HTML 101: Start Learning HTML as an Absolute Beginner

Html stripped to the bare bones and dumbed down for in-depth understanding.


6 min read

What is HTML?

HTML, or HyperText Markup Language, is used to instruct the browser on how to display content. In the popular house analogy, HTML defines the structure of a webpage, much like the foundation and structural elements of a building. However, let's take this explanation a step further.

I regularly take the bus with my 3-year-old son to pick up his brothers from school. On Mondays and Fridays, we visit the library before collecting the others. His favourite books include the Peppa Pig series, a tactile book with textures to feel, and another with flaps hiding characters. These books are engaging and enjoyable, even for me.

Let's dissect HTML: HyperText: 'Hyper' means beyond, so 'HyperText' refers to content that goes beyond just text. Markup: This implies adding a degree of interactivity and engagement.

HTML is a scripting language that uses HyperText to add interactivity to a webpage, exceeding the capabilities of simple text. In the storybook example, the basic text page is enhanced with interactive elements like textures, stickers, images, and hidden content.

HTML, like the storybook, uses elements and tags to structure a page and make it engaging. There are elements to enlarge or reduce headings, create paragraphs, link to other pages, add images and videos, and so forth.

Basic HTML Page

HTML uses tags with some content nested between them, to display content.


  • HTML displays content using nested tags, with the format: opening tag→content→closing tag.

  • They are written as: <tag name>*content*</tag name>. For example, a heading tag:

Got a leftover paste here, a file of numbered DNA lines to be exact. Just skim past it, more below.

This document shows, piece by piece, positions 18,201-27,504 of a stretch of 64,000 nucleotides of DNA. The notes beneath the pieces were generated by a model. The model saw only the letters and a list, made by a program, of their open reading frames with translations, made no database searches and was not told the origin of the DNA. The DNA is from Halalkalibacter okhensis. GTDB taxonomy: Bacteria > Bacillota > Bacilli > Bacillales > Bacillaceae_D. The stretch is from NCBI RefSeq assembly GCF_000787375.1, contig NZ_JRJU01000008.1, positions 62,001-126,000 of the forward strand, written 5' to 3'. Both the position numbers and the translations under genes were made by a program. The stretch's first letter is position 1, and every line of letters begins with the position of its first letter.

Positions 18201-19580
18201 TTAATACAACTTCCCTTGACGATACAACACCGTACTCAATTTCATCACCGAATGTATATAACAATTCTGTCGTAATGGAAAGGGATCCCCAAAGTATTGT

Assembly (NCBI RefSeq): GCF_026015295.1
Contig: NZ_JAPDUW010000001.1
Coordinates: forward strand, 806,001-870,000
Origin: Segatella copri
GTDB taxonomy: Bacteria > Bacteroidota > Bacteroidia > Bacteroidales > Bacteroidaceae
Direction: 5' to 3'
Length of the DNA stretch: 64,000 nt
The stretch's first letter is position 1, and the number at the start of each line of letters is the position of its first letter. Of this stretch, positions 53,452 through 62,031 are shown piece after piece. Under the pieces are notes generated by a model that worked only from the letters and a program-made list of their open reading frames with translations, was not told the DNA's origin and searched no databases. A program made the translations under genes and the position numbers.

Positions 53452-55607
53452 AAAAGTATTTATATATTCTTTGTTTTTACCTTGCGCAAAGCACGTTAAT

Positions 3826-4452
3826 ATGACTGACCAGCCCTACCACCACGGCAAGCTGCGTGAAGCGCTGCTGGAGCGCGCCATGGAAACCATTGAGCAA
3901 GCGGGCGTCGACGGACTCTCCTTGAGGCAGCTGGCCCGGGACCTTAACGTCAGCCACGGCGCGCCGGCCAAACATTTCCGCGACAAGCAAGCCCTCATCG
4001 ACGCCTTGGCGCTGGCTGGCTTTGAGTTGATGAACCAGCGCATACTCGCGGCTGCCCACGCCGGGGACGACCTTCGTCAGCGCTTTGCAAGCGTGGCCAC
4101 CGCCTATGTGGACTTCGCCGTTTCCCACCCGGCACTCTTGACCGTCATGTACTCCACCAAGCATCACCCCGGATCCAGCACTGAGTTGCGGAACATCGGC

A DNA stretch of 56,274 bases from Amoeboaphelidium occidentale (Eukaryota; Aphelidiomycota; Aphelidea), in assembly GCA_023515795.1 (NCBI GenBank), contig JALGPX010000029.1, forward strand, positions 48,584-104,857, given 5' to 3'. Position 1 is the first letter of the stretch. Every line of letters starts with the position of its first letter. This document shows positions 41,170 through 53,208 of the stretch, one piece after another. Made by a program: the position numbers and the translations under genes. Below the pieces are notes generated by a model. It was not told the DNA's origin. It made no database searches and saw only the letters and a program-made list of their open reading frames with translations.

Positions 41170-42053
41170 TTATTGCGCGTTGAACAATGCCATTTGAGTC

<h1>Heading One</h1>

In this example, h1 is the tag name for displaying headings on a webpage. The text "Heading One" is the content that will display as the heading.

  • The opening heading tag is enclosed by angle brackets (<>), while the closing heading tag is enclosed by angle brackets and a forward slash (</>).

  • The content enclosed within an opening and closing tag is called an HTML element.

  • There are self-closing tags, which do not have content nested between. Examples include an image tag, a line break tag, and a horizontal rule.

<!-- image tag for inserting images -->

<!-- line break for creating horizontal spaces between elements -->

<!-- horizontal rule for creating horizontal lines between elements -->

Such self-closing tags may have attributes just before the closing angle bracket. For instance, an image tag could have a source attribute pointing to the image location:

<img src="./assets/images/passport.jpg">

Types of Tags

  • h tags are Heading tags, used to display document Headings.

  • p tags are Paragraph tags, used to display text in paragraph formats.

  • a tags are anchor tags, used for creating reference links.

There are many more tags that we will explore soon.

Basic Structure of the HTML Document

To create a web page, you start by writing HTML code in a coding environment like VsCode. You can preview your work using the built-in Live-server plugin.

The HTML document is laid out as follows:

<!DOCTYPE html>


There are two basic elements at the highest point of the document tree:

  • The DocType Element, which tells the browser that this is an HTML 5 document.

  • The HTML document, which contains all the elements that make up the web page. These are nested within the opening and closing HTML tags. This represents the root element of the html page.

You can also set the language of the webpage as an attribute in the opening html tag:

<!DOCTYPE html>
<html lang="en">




The HTML document has two child elements:

  • The 'head' element: This contains information about your web page, including other metadata elements.

  • The 'body' element: This contains everything visible on the webpage. For example: